• Provide feedback about their experiences to PSESD in order to share with district leadership about needs of educators of color in our region.
  • Attend the last session of ECLC on May 5 to hear from Educators about their learning and their needs for ongoing support.

Selected References for More Information and Research About Teacher of Color Retention

Achinstein, Betty, Rodney T. Ogawa, and Sexton Dena. “Retaining Teachers of Color: A Pressing Problem and a Potential Strategy for “Hard-to-Staff” Schools.” Review of Educational Research80.1 (2010): 71-107. Web. Cherng, H.-Y. S., and P. F. Halpin. “The Importance of Minority Teachers: Student Perceptions of Minority Versus White Teachers.” Educational Researcher 45.7 (2016): 407-20. Web. Simon, Nicole S., Susan Moore Johnson, and Stefanie K. Reinhorn. “The Challenge of Recruiting and Hiring Teachers of Color: Lessons from Six High-Performing, High-Poverty, Urban Schools.” The Project on the Next Generation of Teachers. Harvard Graduate School of Education, July 2015. Web. U.S. Department of education, Office of Planning, Evaluation and Policy Development, Policy and Program Studies Service, The State of Racial Diversity in the Educator Workforce, Washington, D.C. 2016. “Washington State Report Card.” Washington State Report Card. N.p., n.d. Web. 16 Mar. 2017.

Please note: The Vision and hope is that ECLC participants will continue to participate in the program for a total of THREE YEARS.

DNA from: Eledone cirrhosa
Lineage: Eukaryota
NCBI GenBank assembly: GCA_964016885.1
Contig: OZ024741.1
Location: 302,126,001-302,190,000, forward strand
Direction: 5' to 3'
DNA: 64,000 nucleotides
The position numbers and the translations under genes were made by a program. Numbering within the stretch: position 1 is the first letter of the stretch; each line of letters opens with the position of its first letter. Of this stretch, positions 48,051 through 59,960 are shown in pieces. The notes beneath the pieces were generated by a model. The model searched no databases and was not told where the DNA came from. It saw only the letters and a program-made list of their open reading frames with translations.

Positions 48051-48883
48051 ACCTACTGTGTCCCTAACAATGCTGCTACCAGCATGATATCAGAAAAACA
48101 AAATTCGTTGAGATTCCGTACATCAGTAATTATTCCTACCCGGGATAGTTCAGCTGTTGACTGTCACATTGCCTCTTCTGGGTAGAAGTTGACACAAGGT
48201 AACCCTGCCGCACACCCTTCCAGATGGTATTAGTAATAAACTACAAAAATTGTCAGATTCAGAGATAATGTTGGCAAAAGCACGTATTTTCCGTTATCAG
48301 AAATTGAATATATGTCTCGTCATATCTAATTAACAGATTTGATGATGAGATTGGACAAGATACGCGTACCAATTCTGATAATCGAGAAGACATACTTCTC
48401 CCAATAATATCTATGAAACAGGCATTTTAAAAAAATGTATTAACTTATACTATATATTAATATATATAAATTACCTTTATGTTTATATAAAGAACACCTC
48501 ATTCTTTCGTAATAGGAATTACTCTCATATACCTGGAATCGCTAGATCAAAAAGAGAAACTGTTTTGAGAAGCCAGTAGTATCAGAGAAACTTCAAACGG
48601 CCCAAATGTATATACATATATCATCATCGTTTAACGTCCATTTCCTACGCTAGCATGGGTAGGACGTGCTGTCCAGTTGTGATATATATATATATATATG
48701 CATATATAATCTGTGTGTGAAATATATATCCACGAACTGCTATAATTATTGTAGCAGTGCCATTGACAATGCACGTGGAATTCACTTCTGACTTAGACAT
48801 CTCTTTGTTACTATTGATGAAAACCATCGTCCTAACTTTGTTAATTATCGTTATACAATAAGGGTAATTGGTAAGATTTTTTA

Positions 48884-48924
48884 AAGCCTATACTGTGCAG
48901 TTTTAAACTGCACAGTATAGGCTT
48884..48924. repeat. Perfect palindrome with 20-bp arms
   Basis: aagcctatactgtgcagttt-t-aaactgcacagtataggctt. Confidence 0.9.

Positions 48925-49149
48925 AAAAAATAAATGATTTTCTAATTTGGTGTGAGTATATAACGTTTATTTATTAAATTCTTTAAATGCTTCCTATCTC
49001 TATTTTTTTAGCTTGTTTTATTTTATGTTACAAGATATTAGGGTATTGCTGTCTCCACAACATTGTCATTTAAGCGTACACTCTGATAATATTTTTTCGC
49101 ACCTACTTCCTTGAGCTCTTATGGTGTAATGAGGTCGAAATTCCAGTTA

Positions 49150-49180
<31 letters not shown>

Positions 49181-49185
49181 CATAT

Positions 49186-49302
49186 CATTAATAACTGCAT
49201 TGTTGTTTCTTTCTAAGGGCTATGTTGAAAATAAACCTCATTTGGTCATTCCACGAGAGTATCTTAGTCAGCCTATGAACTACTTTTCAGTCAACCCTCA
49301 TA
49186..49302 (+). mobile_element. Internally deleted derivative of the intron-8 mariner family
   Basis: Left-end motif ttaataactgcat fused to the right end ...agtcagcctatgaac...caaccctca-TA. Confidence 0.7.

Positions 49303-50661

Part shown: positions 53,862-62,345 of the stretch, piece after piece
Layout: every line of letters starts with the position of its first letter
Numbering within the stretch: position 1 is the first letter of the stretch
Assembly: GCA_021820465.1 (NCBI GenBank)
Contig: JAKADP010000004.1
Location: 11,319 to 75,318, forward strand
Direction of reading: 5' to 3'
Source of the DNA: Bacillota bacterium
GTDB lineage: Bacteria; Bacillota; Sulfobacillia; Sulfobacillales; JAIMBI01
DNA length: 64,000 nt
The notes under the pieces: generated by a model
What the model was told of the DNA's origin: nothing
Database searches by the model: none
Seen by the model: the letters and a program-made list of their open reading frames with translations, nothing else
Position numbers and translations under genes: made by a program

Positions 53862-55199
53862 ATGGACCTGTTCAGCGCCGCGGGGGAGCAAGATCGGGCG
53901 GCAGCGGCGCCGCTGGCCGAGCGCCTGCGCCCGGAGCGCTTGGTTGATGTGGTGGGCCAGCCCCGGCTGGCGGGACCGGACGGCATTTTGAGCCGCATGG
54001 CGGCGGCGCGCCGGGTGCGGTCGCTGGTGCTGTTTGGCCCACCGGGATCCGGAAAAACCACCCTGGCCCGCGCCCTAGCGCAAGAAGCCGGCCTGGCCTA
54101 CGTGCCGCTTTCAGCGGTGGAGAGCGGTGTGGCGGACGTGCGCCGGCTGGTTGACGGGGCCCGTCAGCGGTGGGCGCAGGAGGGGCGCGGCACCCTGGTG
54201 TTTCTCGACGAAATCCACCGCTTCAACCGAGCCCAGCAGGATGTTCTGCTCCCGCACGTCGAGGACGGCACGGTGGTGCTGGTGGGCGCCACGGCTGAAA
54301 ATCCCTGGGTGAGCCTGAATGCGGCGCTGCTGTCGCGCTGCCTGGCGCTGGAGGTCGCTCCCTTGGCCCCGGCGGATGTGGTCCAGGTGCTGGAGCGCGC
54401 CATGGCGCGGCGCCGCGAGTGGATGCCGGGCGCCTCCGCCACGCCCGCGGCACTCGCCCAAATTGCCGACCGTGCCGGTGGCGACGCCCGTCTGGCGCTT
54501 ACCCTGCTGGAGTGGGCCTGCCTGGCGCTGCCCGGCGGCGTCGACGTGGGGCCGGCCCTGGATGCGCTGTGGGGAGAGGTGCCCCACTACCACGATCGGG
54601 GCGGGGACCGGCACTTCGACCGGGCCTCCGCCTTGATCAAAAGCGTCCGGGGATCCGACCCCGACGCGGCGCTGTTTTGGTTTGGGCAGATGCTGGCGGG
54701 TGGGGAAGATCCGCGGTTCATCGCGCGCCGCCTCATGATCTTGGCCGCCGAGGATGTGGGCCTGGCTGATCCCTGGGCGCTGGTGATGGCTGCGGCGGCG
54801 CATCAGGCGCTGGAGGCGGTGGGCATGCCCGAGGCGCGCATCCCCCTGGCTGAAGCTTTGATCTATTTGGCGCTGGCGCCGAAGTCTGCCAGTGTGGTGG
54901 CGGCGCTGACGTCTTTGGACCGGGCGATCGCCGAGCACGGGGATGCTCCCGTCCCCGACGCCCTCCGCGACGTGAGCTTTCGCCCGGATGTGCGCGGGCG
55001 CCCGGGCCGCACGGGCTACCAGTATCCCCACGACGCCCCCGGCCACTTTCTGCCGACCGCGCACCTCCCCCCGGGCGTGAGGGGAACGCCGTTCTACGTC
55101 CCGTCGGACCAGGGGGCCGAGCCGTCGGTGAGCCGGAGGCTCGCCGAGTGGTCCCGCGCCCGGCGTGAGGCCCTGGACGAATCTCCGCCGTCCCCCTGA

Year 1: Community building, leadership development
Year 2: Strengthening leadership role and relationships with administrators/central offices
Year 3: Serving as a coach/leader mentor for educators of color within your own district, with ongoing support from your cohort and PSESD.

Enrollment for the 2019-2020 ECLC is now open.  Please use the links below to complete your application by October 7th, 2019.

Teacher Intake Form  Supervisor Form

Assurances Form

2019-2020 ECLC Dates: 

October 7th, 8:30-11:30  OR 12:30-3:30  Half-day orientation for NEW ECLC participants and their supporting administrators. Location: PSESD 800 Oakesdale Ave SW 

The following sessions will be held at the WEA Building at 32032 Weyerhaeuser Way S, Federal Way.

October 17, 8:30am-3:30pm

January 30, 8:30am-3:30pm

March 30, 8:30am-3:30pm

May 5th, 8:30am-3:30pm

If you have any questions or need assistance, please contact:

Eileen Yoshina
Manager-Equity in Education
Puget Sound Educational Service District
800 Oakesdale Ave. SW Renton, WA 98057
(425) 917-7882